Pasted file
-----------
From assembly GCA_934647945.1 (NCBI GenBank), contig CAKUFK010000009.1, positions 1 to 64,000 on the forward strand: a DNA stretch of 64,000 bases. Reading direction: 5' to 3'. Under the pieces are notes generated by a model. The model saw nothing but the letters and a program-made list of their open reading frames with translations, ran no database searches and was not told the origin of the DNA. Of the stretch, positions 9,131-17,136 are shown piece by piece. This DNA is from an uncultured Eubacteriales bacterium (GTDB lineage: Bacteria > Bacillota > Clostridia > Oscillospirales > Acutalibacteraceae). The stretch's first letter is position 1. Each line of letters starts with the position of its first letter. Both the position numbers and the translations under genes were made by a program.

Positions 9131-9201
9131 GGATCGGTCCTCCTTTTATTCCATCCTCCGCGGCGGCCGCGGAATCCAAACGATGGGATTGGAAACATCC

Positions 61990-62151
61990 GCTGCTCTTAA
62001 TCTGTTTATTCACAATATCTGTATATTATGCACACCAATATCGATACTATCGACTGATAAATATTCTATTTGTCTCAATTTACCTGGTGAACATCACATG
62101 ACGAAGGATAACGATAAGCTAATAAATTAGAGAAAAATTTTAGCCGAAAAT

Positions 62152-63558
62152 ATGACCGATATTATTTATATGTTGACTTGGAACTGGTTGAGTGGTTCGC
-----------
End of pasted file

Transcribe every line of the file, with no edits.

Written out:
From assembly GCA_934647945.1 (NCBI GenBank), contig CAKUFK010000009.1, positions 1 to 64,000 on the forward strand: a DNA stretch of 64,000 bases. Reading direction: 5' to 3'. Under the pieces are notes generated by a model. The model saw nothing but the letters and a program-made list of their open reading frames with translations, ran no database searches and was not told the origin of the DNA. Of the stretch, positions 9,131-17,136 are shown piece by piece. This DNA is from an uncultured Eubacteriales bacterium (GTDB lineage: Bacteria > Bacillota > Clostridia > Oscillospirales > Acutalibacteraceae). The stretch's first letter is position 1. Each line of letters starts with the position of its first letter. Both the position numbers and the translations under genes were made by a program.

Positions 9131-9201
9131 GGATCGGTCCTCCTTTTATTCCATCCTCCGCGGCGGCCGCGGAATCCAAACGATGGGATTGGAAACATCC

Positions 61990-62151
61990 GCTGCTCTTAA
62001 TCTGTTTATTCACAATATCTGTATATTATGCACACCAATATCGATACTATCGACTGATAAATATTCTATTTGTCTCAATTTACCTGGTGAACATCACATG
62101 ACGAAGGATAACGATAAGCTAATAAATTAGAGAAAAATTTTAGCCGAAAAT

Positions 62152-63558
62152 ATGACCGATATTATTTATATGTTGACTTGGAACTGGTTGAGTGGTTCGC